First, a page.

Monday, 28 November 2011
Its official, the most recent recession was the longest in almost 100 years
Martin Weale, external member of the Monetary Policy Committee, Bank of England recently gave a speech, where he compared the recent recession with previous ones. It was a shocking assessment.
"We are experiencing the slowest economic recovery since the First World War.There have been six recessions since 1920.... In Charts 1 and 2 I show the time profiles of these (recessions).
The 1932 trough, like the trough in the current recession, was about 7 percent below peak with the recession in 1979 being milder. But we can also see that, for the three completed cycles, the time needed for output to recover to its pre-recession level was no more than four years and one month.
We might now ask how long it is likely to be before output regains its level of early 2008. The central estimate of economic growth associated with the MPC’s latest forecast, published in the Inflation Report, shows this happening in the third quarter of 2013."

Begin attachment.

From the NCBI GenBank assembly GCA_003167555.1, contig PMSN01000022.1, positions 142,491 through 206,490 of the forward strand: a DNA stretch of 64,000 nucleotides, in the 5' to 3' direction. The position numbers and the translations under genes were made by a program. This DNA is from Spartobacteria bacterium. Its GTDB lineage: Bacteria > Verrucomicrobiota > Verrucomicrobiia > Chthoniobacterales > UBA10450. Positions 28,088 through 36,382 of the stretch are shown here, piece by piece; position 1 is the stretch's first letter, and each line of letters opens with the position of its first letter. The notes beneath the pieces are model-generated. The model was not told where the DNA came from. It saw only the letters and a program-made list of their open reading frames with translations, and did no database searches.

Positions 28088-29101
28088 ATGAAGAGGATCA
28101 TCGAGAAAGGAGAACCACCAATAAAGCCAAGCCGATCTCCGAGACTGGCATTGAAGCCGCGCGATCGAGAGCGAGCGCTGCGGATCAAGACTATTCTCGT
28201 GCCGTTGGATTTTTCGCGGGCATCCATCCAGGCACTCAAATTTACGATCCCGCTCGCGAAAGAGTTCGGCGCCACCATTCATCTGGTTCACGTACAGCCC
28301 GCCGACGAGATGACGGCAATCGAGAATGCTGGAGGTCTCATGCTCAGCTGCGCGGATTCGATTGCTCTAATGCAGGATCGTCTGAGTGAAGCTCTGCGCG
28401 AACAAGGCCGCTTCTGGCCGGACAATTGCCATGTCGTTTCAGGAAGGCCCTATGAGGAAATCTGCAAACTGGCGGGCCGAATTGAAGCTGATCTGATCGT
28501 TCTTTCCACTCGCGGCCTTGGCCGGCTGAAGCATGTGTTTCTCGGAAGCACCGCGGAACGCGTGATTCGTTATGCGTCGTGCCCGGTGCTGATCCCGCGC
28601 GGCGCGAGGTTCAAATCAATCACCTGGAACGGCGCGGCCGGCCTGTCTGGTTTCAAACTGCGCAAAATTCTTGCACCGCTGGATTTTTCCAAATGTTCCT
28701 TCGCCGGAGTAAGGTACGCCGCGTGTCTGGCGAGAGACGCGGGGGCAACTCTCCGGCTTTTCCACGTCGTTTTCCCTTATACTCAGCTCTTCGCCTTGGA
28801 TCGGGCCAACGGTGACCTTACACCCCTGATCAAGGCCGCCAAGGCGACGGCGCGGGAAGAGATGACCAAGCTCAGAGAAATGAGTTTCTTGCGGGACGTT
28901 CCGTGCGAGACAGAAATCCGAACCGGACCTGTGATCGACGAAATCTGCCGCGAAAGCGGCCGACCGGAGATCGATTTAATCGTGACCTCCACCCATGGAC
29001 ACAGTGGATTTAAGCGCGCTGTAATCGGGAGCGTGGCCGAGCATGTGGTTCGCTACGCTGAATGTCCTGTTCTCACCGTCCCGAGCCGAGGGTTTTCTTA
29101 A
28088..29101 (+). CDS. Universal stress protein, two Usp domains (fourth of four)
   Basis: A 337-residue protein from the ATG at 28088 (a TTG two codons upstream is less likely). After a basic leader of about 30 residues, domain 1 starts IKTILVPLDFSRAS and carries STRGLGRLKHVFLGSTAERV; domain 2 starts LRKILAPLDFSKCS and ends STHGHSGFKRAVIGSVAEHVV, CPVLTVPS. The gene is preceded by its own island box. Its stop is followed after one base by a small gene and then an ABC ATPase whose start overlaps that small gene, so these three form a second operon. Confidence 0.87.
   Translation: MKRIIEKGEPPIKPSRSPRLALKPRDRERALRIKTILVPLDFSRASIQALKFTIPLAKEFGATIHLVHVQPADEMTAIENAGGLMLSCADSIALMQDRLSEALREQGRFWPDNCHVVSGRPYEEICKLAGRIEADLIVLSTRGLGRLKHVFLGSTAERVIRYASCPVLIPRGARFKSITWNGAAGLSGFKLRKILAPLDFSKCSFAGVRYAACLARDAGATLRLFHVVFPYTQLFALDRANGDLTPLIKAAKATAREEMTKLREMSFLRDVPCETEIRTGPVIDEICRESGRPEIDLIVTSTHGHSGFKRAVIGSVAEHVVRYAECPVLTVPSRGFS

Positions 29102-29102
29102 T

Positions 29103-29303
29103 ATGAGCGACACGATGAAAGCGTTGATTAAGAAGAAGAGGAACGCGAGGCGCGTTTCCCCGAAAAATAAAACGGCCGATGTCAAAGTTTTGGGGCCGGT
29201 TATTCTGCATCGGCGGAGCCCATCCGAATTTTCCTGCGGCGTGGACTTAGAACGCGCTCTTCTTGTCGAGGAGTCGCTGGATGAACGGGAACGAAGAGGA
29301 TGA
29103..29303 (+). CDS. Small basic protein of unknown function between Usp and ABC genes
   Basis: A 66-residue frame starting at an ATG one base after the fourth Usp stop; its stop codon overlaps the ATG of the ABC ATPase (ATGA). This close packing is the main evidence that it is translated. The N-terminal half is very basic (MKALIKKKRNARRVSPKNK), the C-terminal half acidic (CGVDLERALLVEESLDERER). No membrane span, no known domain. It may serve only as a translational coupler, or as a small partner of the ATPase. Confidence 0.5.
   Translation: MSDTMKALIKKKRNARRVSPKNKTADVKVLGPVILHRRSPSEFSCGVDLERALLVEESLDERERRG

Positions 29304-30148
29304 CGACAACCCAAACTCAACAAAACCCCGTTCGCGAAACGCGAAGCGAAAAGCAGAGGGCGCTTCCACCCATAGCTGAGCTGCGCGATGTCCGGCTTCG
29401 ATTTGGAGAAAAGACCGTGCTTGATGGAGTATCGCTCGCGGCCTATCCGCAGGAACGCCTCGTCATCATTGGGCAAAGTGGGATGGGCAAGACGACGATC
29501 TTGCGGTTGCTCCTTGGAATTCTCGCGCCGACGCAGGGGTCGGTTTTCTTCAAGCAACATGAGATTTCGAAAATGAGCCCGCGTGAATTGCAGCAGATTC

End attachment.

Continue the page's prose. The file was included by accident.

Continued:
To summarize; the 2008 recession was deepest since the end of the second world war, and the recovery has been the weakest in almost 100 years. The UK economy will not return to its pre-recession output level until the second half of 2013.
Here is a curious question; what is the key difference between this recession and previous ones? Quantitative Easing - the Bank of England's attempt to systematically support commercial bank balance sheets by printing money, creating negative real interest rates and robbing savers.
Rather than speeding up economic recovery, Quantitiative Easing has delayed it.